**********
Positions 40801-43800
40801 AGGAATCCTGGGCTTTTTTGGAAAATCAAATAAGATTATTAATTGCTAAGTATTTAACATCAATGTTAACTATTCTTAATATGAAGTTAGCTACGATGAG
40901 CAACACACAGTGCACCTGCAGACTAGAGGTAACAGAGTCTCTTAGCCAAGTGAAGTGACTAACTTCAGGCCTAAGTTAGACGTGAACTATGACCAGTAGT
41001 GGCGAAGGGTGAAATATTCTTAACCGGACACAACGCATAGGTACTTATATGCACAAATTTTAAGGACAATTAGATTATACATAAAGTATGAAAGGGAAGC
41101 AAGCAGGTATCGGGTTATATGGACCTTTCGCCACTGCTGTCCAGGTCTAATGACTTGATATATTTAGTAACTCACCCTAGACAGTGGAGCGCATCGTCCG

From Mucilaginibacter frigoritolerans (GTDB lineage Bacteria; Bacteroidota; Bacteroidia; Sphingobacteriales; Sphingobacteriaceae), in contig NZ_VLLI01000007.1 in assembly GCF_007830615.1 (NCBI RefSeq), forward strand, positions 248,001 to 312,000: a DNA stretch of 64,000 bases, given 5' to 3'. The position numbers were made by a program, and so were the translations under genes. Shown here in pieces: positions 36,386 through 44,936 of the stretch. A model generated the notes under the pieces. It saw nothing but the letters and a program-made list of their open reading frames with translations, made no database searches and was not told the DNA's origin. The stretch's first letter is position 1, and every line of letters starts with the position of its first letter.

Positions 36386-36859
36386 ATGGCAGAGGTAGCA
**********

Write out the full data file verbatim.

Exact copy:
Positions 40801-43800
40801 AGGAATCCTGGGCTTTTTTGGAAAATCAAATAAGATTATTAATTGCTAAGTATTTAACATCAATGTTAACTATTCTTAATATGAAGTTAGCTACGATGAG
40901 CAACACACAGTGCACCTGCAGACTAGAGGTAACAGAGTCTCTTAGCCAAGTGAAGTGACTAACTTCAGGCCTAAGTTAGACGTGAACTATGACCAGTAGT
41001 GGCGAAGGGTGAAATATTCTTAACCGGACACAACGCATAGGTACTTATATGCACAAATTTTAAGGACAATTAGATTATACATAAAGTATGAAAGGGAAGC
41101 AAGCAGGTATCGGGTTATATGGACCTTTCGCCACTGCTGTCCAGGTCTAATGACTTGATATATTTAGTAACTCACCCTAGACAGTGGAGCGCATCGTCCG

From Mucilaginibacter frigoritolerans (GTDB lineage Bacteria; Bacteroidota; Bacteroidia; Sphingobacteriales; Sphingobacteriaceae), in contig NZ_VLLI01000007.1 in assembly GCF_007830615.1 (NCBI RefSeq), forward strand, positions 248,001 to 312,000: a DNA stretch of 64,000 bases, given 5' to 3'. The position numbers were made by a program, and so were the translations under genes. Shown here in pieces: positions 36,386 through 44,936 of the stretch. A model generated the notes under the pieces. It saw nothing but the letters and a program-made list of their open reading frames with translations, made no database searches and was not told the DNA's origin. The stretch's first letter is position 1, and every line of letters starts with the position of its first letter.

Positions 36386-36859
36386 ATGGCAGAGGTAGCA